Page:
“No matter how big and complex the machinery gets," said John Gans during his presentation at the November 2012 Valve Repair Council Repair Meeting & Exhibition in Houston, "at its heart, holding everything together, is the humble little bolt."
Dr. Gans repeatedly stressed the importance of having well-trained personnel conducting the critical function of bolting, and provided a comprehensive overview of material normally provided in a full one-day course.
“Bolts are really the only way to join big pieces of equipment, which allows you to take it apart to maintain the equipment, but there are many factors that must be considered,” said Gans. “Bolted joints must stay together until a decision is made to take them apart. Regardless of the equipment or situation, the purpose of every industrial bolting job is 100% joint reliability.”
KEYS TO JOINT RELIABILITY
There are three major components necessary to make this happen. The first is to be sure that the finest quality, properly calibrated tools are always used. When used correctly, state-of-the-art equipment will consistently deliver measurable and verifiable results under all conditions.
That leads to the second necessary component: correct use. That means that well trained, qualified and tested workers who have demonstrated knowledge, skill and ability in “best practice” bolting are using those tools. They must also have the capability to self-evaluate results. Gans pointed out that, while welders have to be certified, anybody in a plant can pick up a tool and close a joint. Certification would go a long way toward ensuring that only qualified workers are doing this critical work.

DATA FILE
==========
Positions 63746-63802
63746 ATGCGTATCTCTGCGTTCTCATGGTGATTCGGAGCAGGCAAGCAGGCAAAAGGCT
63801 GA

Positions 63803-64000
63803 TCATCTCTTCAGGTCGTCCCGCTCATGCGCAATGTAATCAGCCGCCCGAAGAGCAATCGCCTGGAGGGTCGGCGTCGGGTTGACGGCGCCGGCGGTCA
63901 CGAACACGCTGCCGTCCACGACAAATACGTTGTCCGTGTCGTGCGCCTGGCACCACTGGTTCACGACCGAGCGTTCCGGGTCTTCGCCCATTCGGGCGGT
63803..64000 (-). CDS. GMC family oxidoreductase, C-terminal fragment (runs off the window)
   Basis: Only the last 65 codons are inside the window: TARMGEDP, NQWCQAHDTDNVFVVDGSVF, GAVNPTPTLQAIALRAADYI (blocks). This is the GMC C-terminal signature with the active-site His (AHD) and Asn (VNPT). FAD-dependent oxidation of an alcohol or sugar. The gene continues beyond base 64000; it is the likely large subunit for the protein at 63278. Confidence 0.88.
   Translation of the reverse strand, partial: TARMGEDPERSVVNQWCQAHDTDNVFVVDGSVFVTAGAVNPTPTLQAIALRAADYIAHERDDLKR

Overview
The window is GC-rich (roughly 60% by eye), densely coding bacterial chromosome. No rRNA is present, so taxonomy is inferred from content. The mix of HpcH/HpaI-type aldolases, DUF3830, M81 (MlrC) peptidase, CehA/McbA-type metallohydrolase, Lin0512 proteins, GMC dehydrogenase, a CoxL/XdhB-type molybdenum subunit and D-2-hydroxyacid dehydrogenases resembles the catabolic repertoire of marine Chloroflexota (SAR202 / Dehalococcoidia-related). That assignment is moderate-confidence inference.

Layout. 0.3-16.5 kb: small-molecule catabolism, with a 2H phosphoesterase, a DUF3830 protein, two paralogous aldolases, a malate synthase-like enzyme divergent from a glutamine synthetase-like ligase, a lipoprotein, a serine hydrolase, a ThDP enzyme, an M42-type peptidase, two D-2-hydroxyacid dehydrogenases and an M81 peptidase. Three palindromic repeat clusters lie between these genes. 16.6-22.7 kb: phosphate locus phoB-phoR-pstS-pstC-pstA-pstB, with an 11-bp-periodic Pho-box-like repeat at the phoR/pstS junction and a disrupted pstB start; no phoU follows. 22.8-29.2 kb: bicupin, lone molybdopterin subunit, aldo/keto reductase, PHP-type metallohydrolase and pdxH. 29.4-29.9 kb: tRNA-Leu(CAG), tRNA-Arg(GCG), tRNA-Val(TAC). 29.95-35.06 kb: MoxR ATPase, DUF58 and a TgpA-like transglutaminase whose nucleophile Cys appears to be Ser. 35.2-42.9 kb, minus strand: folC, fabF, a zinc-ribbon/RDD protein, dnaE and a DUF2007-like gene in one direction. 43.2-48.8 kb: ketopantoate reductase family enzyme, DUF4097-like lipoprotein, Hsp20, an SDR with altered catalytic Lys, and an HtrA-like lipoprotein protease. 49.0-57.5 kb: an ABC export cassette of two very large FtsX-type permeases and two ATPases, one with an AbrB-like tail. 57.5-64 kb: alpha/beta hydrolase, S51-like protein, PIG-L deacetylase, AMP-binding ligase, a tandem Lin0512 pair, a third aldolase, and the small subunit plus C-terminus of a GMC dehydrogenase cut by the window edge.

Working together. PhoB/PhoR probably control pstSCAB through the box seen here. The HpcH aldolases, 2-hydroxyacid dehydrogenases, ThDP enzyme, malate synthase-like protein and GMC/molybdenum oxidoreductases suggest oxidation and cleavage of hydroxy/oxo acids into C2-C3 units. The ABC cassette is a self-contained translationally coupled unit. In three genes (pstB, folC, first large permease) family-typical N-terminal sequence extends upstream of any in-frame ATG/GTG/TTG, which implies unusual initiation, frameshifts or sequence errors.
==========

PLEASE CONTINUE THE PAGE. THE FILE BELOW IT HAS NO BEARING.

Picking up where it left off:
Finally, Gans said, “It’s essential that standards are complied with. There must be demonstrable adherence to process and material standards for the industry, proper records have to be kept, and audit trails must be maintained.”
Summarizing these components, Gans said, “It’s not enough to get it tight. You have to do it right, and you have to have to prove it.”
THE CHALLENGE OF GASKETED FLANGES
While mechanical assemblies, like those in machines, and structural assemblies, like those in bridges and buildings, are also bolted joints, perhaps the most complex and difficult bolting challenges are those in gasketed flanges on pressure vessels and piping. “The integrity of a safe seal depends upon selection of correct components, careful preparation and assembly, and correct bolt tightening and loading,” said Gans.
The goal of any joint assembly on pressurized systems and piping is to obtain a leak-free seal that will be maintained over time despite temperature, pressure, corrosion, vibration or other challenges. That seal must also be easily separated and assembled for re-use.
Billions of bolts are made each year. To allow for standardization, bolts are usually made to meet a particular strength grade (inch fasteners) or property class (metric fasteners). Two key requirements that indicate the strength of a material are the yield strength and the tensile strength.
It is essential when choosing bolts, nuts and even washers for a job to look for the grade or property class of a bolt. Gans advised: “Don’t put a mixture of bolt materials in the same assembly. You will have problems in the future.”
Nuts and bolts are designed so that the bolt will break first by tensile fracture, which is sudden, rather than by thread stripping, and nuts should be matched properly with the bolt.
A BOLT IS A SPRING